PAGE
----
How to be a historian

I’ve been reading about moral reform in the nineteenth century the past week or so.  For my class on the Gilded Age in the US, I have one short paper, a long paper, and approximately 7 more classes to go.  My long paper will center on the nexus of moral reform, sex, and women…something like that. I am delving into abortion, contraception, and pornography as they relate to the female sex and the working class.

This is not a new area for me, I wrote my MA thesis for the degree in Demography on the topic of fertility, although that paper concerned female fertility and labor force participation, and was based on current (1970) US statistics.  After I do all this, I will be through with my program.   

Prof gave me an A on my first paper with an admonition increase my development of the “historiographical context’ in the next paper.  Historians worry a lot about historiography.  This, according to Prof, involves not what happened but how the author describes what happened.  In other words, even well-written and researched history is written by someone, and every someone has a particular POV.  Not all POV are equal, however.  

The definition of historiography below comes from the Encyclopedia Britannica:

historiography, the writing of history, especially the writing of history based on the critical examination of sources, the selection of particular details from the authentic materials in those sources, and the synthesis of those details into a narrative that stands the test of critical examination. The term historiography also refers to the theory and history of historical writing.

Wiki defines historiography thusly (partial):

Historiography refers either to the study of the history and methodology of history as a discipline, or to a body of historical work on a specialized topic. Scholars discuss historiography topically – such as the “historiography of Catholicism,” the “historiography of early Islam,” or the “historiography of China” – as well as specific approaches and genres, such as political history and social history.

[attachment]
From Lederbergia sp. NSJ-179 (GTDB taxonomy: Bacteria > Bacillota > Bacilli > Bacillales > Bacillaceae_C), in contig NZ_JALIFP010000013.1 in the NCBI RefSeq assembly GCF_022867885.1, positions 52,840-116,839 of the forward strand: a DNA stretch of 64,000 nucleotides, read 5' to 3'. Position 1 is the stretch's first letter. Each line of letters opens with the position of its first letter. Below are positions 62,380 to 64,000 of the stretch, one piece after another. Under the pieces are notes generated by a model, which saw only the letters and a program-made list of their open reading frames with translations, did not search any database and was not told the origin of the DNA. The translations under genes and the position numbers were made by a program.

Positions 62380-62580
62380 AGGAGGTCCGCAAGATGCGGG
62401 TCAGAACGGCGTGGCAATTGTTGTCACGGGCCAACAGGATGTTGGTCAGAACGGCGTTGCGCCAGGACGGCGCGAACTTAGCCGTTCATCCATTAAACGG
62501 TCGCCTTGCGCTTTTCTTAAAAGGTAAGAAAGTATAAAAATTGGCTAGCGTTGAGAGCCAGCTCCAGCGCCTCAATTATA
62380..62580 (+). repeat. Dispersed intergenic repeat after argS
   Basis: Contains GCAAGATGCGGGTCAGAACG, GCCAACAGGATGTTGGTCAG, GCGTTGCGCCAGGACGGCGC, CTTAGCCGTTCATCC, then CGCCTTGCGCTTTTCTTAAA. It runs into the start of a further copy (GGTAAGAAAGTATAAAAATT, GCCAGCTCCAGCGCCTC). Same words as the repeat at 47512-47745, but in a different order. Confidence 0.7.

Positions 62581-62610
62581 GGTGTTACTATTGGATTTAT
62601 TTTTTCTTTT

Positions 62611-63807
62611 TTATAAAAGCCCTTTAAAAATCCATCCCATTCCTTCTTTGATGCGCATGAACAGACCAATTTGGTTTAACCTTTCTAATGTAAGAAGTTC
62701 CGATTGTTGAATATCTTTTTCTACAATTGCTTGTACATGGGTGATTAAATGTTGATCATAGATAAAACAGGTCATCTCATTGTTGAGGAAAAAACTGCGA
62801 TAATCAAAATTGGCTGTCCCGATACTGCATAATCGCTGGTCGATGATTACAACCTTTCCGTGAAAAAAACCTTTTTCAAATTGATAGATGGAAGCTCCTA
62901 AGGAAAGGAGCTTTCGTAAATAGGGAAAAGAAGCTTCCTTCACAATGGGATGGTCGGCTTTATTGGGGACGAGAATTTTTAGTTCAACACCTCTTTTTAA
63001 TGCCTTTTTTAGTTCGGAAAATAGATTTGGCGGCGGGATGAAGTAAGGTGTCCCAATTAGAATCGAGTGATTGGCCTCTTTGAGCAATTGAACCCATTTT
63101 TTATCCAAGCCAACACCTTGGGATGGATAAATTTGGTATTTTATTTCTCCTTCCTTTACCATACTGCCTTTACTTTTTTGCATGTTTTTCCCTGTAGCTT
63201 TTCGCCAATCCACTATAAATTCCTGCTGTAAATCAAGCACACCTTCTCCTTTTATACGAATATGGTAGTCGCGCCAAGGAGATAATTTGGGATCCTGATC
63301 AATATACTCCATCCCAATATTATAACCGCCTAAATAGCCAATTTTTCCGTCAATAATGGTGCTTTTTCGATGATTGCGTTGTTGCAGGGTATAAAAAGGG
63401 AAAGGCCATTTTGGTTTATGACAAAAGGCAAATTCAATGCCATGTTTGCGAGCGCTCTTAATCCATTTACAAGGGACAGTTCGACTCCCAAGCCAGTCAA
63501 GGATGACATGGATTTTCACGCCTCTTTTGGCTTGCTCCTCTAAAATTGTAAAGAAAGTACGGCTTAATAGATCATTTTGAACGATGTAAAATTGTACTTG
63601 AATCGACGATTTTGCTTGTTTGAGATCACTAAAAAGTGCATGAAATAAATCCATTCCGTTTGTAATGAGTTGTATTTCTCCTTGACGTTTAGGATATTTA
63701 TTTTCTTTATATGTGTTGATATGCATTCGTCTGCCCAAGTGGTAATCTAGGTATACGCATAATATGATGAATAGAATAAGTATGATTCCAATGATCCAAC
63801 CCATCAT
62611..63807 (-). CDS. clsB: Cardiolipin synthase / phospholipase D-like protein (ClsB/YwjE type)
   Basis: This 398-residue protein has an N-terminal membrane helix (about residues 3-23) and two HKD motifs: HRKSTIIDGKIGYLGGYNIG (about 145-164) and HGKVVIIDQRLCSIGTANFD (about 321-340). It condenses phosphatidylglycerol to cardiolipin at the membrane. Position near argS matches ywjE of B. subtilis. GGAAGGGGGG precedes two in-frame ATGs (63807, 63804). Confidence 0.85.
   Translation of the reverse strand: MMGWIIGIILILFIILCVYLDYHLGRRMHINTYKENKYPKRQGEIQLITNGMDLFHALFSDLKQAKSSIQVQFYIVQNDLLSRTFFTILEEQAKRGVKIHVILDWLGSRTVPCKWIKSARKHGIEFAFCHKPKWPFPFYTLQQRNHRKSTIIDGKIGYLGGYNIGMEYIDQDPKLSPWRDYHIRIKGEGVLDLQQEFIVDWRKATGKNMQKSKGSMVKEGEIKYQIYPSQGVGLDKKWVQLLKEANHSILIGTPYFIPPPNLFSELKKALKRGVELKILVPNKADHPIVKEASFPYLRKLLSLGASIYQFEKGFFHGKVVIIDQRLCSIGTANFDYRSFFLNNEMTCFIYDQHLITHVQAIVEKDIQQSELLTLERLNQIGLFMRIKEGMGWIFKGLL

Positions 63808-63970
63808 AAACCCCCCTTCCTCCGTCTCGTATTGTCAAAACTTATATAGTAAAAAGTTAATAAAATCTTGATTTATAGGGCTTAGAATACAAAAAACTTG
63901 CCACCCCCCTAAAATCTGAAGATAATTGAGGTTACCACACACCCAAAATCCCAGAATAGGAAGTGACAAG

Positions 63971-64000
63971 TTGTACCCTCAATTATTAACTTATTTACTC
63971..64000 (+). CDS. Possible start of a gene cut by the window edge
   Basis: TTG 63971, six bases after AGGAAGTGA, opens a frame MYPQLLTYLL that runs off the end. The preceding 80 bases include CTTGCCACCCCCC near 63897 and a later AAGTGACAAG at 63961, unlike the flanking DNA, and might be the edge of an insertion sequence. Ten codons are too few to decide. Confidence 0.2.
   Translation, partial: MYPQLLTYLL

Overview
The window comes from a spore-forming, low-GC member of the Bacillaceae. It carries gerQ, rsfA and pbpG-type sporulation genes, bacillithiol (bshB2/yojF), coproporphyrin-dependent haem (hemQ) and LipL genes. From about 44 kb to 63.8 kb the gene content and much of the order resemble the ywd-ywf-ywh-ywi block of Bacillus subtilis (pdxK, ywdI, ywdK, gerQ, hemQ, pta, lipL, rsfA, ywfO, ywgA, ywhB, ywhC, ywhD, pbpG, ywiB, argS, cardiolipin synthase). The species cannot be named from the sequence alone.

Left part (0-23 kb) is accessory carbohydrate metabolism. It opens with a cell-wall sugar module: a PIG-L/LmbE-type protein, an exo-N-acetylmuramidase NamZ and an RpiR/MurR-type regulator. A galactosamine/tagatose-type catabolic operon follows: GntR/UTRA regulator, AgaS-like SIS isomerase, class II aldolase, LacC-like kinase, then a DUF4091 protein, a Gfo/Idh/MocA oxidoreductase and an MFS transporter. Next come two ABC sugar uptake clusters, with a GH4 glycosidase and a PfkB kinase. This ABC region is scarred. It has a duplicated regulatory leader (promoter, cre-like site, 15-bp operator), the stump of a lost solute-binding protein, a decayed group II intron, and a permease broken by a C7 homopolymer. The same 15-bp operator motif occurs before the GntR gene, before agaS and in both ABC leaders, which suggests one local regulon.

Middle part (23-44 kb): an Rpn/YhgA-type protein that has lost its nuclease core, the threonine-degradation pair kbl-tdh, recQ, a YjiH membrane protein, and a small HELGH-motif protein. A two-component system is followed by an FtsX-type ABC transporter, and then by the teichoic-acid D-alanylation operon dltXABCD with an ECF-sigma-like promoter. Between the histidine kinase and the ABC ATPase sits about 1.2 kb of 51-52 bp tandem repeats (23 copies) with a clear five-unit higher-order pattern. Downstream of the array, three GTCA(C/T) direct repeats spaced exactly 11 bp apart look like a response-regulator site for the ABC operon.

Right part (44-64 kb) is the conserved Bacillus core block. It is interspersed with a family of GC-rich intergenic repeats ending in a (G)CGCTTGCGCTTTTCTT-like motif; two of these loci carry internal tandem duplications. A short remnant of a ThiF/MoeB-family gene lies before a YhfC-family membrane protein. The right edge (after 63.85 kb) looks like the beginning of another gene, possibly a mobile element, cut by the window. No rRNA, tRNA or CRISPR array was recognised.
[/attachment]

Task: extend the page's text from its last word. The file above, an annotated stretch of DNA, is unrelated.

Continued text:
Allegory on writing history by Jacob de Wit (1754). An almost naked Truth keeps an eye on the writer of history while Wisdom gives advice.

I am the writer, but I intend to wear more clothes.

13 thoughts on “How to be a historian

  1. With my interest in birth control politics, your post sent me to look for precise title of Linda Gordon’s book, “Woman’s Body, Woman’s Right,” published 1976– important in my intro to the new women’s history. Discovered it “completely revised” [Gordon’s website] in 2002, re-published as “The Moral Property of Women.” Intriguing, will have to find that one.


  2. Congratulations on your well deserved A! Gosh! My son’s partner grew up as a Catholic and we were all just discussing what you covered in your post. We also discussed the necessity of separation of church and state. It’s because people sometimes take their religions to extremes thinking all others don’t deserve the consideration of the day.


  3. Wonderful stuff….and only 7 more classes.

    Wonderful news from here too. My writing class, canceled for lack of funds a year ago, is up and running again starting next week. I am a very excited old lady and will take my last essay on Fascist architecture to read. I’m not balanced when new information isn’t going in to my ears.


  4. I am still baffled by the difference between history and historiography. I suppose it is like music and musicology?

    Glad you got an A for your first paper. You are an excellent writer, Diane, with a fine mind, to boot.


  5. This, of course, is the center-point of much debate about the bible. How much of it is fact and how much is POV. I, for one, believe it is almost exclusively POV but that does not mean it does not have a lot to live by, at least not the New Testament.


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